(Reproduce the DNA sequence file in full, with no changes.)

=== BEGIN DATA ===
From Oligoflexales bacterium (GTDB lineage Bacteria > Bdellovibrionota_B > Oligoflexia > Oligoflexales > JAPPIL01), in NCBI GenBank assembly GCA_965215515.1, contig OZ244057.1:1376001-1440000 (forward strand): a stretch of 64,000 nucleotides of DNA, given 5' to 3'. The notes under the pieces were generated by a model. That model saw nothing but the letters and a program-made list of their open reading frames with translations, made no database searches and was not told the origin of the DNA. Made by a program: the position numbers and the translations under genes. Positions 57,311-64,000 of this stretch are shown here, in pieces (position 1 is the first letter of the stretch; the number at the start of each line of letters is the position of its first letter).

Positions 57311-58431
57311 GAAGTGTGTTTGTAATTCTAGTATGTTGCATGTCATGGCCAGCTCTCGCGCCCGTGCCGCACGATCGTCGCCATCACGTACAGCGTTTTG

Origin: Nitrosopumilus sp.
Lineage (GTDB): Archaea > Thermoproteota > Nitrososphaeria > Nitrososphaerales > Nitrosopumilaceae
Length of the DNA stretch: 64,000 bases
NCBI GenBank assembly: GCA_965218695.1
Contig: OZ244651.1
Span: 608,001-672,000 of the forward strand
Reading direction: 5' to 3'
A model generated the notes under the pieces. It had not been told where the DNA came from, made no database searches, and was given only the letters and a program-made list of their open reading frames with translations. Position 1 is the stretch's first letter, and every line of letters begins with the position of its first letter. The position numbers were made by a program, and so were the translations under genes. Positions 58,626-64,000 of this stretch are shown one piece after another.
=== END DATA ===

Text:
From Oligoflexales bacterium (GTDB lineage Bacteria > Bdellovibrionota_B > Oligoflexia > Oligoflexales > JAPPIL01), in NCBI GenBank assembly GCA_965215515.1, contig OZ244057.1:1376001-1440000 (forward strand): a stretch of 64,000 nucleotides of DNA, given 5' to 3'. The notes under the pieces were generated by a model. That model saw nothing but the letters and a program-made list of their open reading frames with translations, made no database searches and was not told the origin of the DNA. Made by a program: the position numbers and the translations under genes. Positions 57,311-64,000 of this stretch are shown here, in pieces (position 1 is the first letter of the stretch; the number at the start of each line of letters is the position of its first letter).

Positions 57311-58431
57311 GAAGTGTGTTTGTAATTCTAGTATGTTGCATGTCATGGCCAGCTCTCGCGCCCGTGCCGCACGATCGTCGCCATCACGTACAGCGTTTTG

Origin: Nitrosopumilus sp.
Lineage (GTDB): Archaea > Thermoproteota > Nitrososphaeria > Nitrososphaerales > Nitrosopumilaceae
Length of the DNA stretch: 64,000 bases
NCBI GenBank assembly: GCA_965218695.1
Contig: OZ244651.1
Span: 608,001-672,000 of the forward strand
Reading direction: 5' to 3'
A model generated the notes under the pieces. It had not been told where the DNA came from, made no database searches, and was given only the letters and a program-made list of their open reading frames with translations. Position 1 is the stretch's first letter, and every line of letters begins with the position of its first letter. The position numbers were made by a program, and so were the translations under genes. Positions 58,626-64,000 of this stretch are shown one piece after another.